I recently witnessed the strangest thing and I thought it might be a good way to start a blog post about going to university in Denmark.
I’m not really going to university in Denmark. I’m on a PhD exchange and, ostensibly, here to write. I don’t attend class. I have no obligations. I have only a few meetings to go to and can show up, or not, for the department lunches. I am freer here then I was in my department in Leicester. And it’s a nice change, let me tell you. But it means I’m not really going to university in Denmark. I’m just sort of on the outside looking in.
The PhD’s here get Christmas gifts. From the Dean. I’m not entirely sure the Dean at Leicester even knows anything about the PhDs students in my department. I’ve never met the Dean. I couldn’t tell you who it is. But here, the Dean sends Christmas gifts to the PhD students. Wine and chocolate. To all of them.
And it’s made me seriously think about how different being a PhD student in this department in Denmark is from my own. We have it good in the School of Museum Studies at the University of Leicester. Quite a few other departments are envious of us (in fact, most of them probably are, but we tend not to ask them). But being here has made me realize that there are departments in the world that have it even better then we do. Or at least, have it differently.
Here, an international exchange at another university is a requirement. A minimum of three months must be spent elsewhere working on and furthering your thesis. As many as half the students here are sponsored by educational or cultural institutions and are doing their PhDs in partnership. They do their thesis, but also work for their sponsor at the same time. Many others are funded. Self-funding is sort of an unknown. The PhDs here teach, or tutor or run projects. They are inherently involved in the department as staff (which is probably why they get Christmas presents from the Dean). They have plenty of opportunities to gain the skills needed for academia.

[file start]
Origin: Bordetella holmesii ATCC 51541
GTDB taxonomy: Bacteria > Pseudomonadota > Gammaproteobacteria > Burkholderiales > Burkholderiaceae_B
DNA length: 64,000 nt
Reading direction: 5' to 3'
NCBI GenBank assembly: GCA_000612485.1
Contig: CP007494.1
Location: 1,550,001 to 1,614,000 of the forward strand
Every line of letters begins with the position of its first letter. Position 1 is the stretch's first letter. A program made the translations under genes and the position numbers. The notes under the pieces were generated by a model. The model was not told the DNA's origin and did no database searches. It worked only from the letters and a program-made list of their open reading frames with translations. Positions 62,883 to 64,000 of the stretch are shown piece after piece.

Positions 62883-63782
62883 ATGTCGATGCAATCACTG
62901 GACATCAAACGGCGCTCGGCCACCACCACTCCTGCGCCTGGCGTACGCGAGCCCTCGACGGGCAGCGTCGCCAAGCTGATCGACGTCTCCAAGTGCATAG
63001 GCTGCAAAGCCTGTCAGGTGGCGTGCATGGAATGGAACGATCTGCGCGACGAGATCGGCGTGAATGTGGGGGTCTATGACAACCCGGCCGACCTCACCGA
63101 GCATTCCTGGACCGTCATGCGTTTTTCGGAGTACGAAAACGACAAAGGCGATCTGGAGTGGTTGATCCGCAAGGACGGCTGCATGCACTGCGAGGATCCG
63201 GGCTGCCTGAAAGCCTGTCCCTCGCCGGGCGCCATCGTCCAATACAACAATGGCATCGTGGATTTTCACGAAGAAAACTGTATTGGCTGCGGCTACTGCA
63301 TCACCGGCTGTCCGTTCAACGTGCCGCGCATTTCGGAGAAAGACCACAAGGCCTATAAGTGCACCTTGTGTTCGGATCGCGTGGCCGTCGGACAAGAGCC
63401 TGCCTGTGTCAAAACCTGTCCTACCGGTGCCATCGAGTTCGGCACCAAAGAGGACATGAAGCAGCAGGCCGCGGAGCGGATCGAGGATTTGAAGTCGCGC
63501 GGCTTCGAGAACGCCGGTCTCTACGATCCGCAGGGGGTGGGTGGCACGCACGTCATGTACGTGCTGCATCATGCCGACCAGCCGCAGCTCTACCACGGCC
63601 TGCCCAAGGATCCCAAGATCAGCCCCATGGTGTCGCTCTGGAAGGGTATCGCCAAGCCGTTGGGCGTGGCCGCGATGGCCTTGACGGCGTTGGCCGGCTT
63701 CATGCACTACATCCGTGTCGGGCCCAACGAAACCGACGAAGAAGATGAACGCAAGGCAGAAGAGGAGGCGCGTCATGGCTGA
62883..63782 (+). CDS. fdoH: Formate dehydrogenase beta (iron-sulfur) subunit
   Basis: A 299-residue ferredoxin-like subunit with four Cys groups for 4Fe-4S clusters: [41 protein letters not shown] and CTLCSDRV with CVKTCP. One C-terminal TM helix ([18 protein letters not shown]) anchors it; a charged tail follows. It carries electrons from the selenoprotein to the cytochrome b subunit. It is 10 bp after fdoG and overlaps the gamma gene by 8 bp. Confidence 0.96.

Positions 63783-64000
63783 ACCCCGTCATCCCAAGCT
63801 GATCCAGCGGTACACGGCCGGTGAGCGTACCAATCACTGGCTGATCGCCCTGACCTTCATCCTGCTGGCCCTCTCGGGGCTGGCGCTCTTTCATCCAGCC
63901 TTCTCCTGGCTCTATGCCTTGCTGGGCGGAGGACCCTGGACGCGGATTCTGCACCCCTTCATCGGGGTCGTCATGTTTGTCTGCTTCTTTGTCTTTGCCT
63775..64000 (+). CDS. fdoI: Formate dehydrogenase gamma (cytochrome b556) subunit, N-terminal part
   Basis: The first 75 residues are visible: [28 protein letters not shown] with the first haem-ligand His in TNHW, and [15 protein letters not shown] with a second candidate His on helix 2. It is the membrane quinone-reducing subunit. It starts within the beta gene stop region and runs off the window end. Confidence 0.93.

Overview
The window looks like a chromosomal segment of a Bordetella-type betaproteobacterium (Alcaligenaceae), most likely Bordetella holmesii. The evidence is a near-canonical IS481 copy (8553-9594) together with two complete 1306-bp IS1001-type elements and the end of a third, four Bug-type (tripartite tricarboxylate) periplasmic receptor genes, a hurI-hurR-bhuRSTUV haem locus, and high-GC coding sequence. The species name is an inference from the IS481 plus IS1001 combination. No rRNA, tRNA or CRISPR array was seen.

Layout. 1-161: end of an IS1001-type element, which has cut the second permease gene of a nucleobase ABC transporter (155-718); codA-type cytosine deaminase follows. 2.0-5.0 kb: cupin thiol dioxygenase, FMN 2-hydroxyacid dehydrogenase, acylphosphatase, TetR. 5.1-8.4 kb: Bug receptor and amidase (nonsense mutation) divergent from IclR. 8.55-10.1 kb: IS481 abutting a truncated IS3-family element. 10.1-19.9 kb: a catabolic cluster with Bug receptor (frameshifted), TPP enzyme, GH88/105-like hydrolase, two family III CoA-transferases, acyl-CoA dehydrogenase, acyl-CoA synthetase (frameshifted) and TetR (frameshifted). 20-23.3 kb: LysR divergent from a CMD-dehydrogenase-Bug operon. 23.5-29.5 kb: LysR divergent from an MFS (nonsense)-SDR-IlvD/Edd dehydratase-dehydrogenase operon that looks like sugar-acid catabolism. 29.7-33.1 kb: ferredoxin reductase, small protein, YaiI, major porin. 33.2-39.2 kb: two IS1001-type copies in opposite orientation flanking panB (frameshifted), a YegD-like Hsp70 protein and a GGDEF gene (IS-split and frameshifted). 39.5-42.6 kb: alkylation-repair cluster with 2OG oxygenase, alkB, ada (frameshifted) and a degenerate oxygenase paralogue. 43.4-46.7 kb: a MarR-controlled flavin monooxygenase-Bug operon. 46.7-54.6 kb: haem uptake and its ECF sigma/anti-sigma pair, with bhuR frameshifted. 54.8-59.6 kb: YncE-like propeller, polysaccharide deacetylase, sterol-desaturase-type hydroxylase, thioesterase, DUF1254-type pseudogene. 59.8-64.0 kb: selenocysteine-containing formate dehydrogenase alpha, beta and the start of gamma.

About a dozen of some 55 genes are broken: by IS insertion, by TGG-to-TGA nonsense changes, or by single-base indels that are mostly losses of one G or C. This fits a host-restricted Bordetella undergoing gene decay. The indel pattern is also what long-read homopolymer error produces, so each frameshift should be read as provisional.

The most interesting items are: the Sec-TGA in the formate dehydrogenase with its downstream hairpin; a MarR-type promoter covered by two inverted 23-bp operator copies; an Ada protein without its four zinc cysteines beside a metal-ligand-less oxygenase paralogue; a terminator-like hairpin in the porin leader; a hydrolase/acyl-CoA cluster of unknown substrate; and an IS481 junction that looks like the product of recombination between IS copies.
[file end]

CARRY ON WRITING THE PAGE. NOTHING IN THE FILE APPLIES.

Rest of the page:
For us, in the School of Museum Studies, that’s a lot harder. We don’t have nearly the opportunities for academic jobs and when we do, they are usually outside the department. Here, it is part of the PhD. It means they are busy. It means they are probably all overworked. They don’t have DLs quite like we do. You can live in another part of Denmark and only come here for specific meetings, still work and also be a full-time student. 3-4 years is typical for a thesis completion.
They also write differently. Here, PhDs in their first year choose what format they will do their thesis in. Either as a monograph (for book publication) or a series of articles that form a thesis. If the second, they are expected to publish those articles before they finish and submit their thesis. That means they are published authors before they ever get to their viva.
Obviously, they do things differently. They have more of an academic focus then a professional focus here, and yet many of the students work in museums as part of their research. It’s a lovely combination. The meeting of multiple disciplines is new to me too, as culture, media and education are all encompassed by this one department. PhD students can do research in any or all areas. The PhDs I have heard are fascinating and very topical. There are tackling the current issues in the Danish (and often German) cultural and educational sectors. You can really feel the creativity here. The students talk about their research to each other a lot. They meet each month, in fact, for two hours to do exactly that. Students help each other and go over similar aspects of research.
We planned to do that in Leicester, but it never really happened. And I think I will push to institute it when I get back. It’s fantastic. I’ve already benefitted from the easy and open discussions here. Even during lunch, all the staff meet to talk over their projects and what they are working on. We don’t do nearly enough of that.
I’ve learned a lot here, and it’s been less than two months! It is certainly has been a great opportunity so far, and hopefully in the years to come other students at Leicester can have a similar chance (though possibly to other departments around the world too). Seeing how a different group works can be really inspiring.